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The average password security score of UK organisations is 52 out of 100, according to LastPass’s 2018 Global password security report.
The data is based on analysis of anonymised data from 43,000 firms using LastPass as their business password manager. LastPass, which was acquired by LogMeIn in 2015, draws a precise picture of password management for the business IT community.
Although a score of 52 is fair, the report said it shows a need for more effective policies and training, so that organisations can exceed the benchmark.
An average global security score of 52 also means that most businesses still have work to do in overcoming weak, reused, old and potentially compromised credentials, the report said.
The UK’s average security score matched that of France and Belgium, but is below the leading country, Germany, which had an average score of 56, followed by the Netherlands with 55 and Switzerland and Sweden, each with 54.
Trailing the UK are Italy and Canada, which both scored 51, and the US, Spain, Denmark, Australia and New Zealand, each of which had an average score of 49.
“Security professionals often fail to consider the value of the first factor of enterprise authentication – the password,” said Frank Dickson, research vice-president, security products at IDC.
“Despite the sophisticated security measures enterprises are putting in place, something as fundamentally simple as a password is tripping them up.”
According to Dickson, a security benchmark such as the one provided by the LastPass report will help enterprises quantify their password risk, see how they compare with enterprises of similar size, and gauge the effectiveness of their enterprise password management deployment.
The report showed that the technology industry is leading the pack in password security, with the highest average security score of 53. That finding is not surprising, the researchers said, in view of the privacy and data laws with which most must comply.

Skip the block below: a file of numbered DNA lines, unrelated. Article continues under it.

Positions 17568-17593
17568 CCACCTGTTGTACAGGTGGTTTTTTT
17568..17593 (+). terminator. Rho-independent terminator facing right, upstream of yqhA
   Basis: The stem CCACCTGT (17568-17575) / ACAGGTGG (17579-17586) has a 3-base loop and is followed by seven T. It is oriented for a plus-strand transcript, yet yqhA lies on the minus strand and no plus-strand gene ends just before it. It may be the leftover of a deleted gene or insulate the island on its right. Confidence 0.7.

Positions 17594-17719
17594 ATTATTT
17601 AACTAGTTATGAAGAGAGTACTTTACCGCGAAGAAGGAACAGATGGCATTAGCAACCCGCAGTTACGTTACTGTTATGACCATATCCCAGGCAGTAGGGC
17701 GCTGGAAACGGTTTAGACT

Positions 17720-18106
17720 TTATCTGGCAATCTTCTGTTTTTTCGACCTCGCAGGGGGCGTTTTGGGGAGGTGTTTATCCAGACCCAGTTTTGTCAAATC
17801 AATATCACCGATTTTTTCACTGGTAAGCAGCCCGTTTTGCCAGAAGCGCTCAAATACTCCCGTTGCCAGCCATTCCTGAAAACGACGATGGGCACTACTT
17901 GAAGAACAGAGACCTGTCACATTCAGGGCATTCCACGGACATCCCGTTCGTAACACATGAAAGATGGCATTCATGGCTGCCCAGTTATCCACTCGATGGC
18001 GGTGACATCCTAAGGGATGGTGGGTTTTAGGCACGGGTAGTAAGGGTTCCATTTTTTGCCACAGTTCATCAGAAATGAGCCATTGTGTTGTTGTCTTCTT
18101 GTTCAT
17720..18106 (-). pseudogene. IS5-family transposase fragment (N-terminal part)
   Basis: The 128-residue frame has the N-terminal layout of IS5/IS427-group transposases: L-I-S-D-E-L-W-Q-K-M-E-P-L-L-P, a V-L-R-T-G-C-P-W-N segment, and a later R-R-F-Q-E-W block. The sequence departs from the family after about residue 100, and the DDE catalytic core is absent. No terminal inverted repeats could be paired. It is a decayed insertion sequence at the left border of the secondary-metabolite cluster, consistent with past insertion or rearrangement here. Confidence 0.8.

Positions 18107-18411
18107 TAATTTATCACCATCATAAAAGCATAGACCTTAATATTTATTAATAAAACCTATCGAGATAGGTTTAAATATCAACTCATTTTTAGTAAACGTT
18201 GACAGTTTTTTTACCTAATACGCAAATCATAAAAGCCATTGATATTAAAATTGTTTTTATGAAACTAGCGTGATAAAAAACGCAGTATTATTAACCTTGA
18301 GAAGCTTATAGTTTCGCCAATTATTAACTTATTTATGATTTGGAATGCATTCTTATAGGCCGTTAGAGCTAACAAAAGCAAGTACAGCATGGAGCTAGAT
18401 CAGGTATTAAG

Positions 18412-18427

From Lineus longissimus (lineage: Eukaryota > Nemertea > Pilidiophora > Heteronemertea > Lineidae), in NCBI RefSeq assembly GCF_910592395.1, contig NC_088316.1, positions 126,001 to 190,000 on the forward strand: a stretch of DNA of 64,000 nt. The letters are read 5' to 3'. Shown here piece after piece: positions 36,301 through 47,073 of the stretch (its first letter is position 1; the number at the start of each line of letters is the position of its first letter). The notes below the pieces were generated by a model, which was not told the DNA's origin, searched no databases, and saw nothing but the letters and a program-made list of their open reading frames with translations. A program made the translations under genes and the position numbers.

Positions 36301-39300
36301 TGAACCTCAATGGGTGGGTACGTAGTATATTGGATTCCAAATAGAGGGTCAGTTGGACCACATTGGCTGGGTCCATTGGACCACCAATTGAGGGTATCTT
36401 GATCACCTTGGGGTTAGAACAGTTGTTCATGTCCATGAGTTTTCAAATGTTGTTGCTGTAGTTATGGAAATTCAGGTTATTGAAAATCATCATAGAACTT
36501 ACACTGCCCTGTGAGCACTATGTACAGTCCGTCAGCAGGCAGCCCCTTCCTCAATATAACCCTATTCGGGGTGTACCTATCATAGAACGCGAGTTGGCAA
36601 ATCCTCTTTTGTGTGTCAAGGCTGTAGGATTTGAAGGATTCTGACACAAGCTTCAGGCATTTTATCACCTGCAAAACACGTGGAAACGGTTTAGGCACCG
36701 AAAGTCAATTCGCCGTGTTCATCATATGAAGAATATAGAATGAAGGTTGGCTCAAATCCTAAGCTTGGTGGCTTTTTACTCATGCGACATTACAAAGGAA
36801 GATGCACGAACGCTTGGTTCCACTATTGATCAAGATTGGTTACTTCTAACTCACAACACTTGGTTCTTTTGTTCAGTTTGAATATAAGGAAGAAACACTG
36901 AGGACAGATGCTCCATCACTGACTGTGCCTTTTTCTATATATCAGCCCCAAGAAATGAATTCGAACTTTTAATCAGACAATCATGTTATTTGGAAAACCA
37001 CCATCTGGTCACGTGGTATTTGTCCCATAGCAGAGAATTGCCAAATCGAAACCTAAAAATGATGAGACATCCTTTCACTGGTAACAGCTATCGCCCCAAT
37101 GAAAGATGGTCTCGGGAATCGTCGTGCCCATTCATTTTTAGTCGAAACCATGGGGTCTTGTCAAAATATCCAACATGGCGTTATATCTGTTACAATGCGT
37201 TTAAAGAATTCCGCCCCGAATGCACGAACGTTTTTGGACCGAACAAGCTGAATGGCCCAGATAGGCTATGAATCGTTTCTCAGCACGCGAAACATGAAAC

However, the report said it is surprising that heavily regulated industries such as banking, health, insurance and government are not achieving comparable or better average security scores, with banking, health and government scoring an average of 49, followed by retail (48) and insurance (47).
Multifactor authentication (MFA) is gaining popularity, the report showed, with 45% of businesses analysed using MFA. Once again, the tech sector leads the pack with 31% adopting MFA, followed by banking (16%) and retail (13%). By contrast, only 3% of organisations in the health and insurance sectors are using MFA, and this figure drops to 2% in the public sector.
The report showed that the bigger the company, the lower the average security score. Organisations with fewer than 25 employees had the highest average security score of 50, and the average drops as company size increases.
More employees bring more passwords and unsanctioned apps, as well as extra opportunities for dangerous password behaviours, the report said, highlighing the fact that in larger organisations, it is more challenging for IT to hold all employees to password security standards.
However, investing in an enterprise password management tool is helping to improve the situation, the report said, with businesses typically gaining nearly 15 security points within the first year of investing in such a tool.
Password sharing is prevalent in the workplace, the report revealed, and, on average, any given employee now shares six passwords with co-workers. As teams become more distributed and technology-dependent, the ability to protect, track and audit shared passwords is more important than ever, the report said.
“Passwords continue to be a challenge to cyber security in the workplace, and attacks continue to grow in number and complexity every year,” said Gerald Beuchelt, chief information security officer at LogMeIn. “Despite these threats, businesses have struggled to quantify their own level of password risk.
“This report offers fellow information security managers a tool to compare their own company’s password scores with a large sample of peers and competitors. In turn, security departments are now better equipped to identify the gaps in their security programme and measure progress when investing in password security.”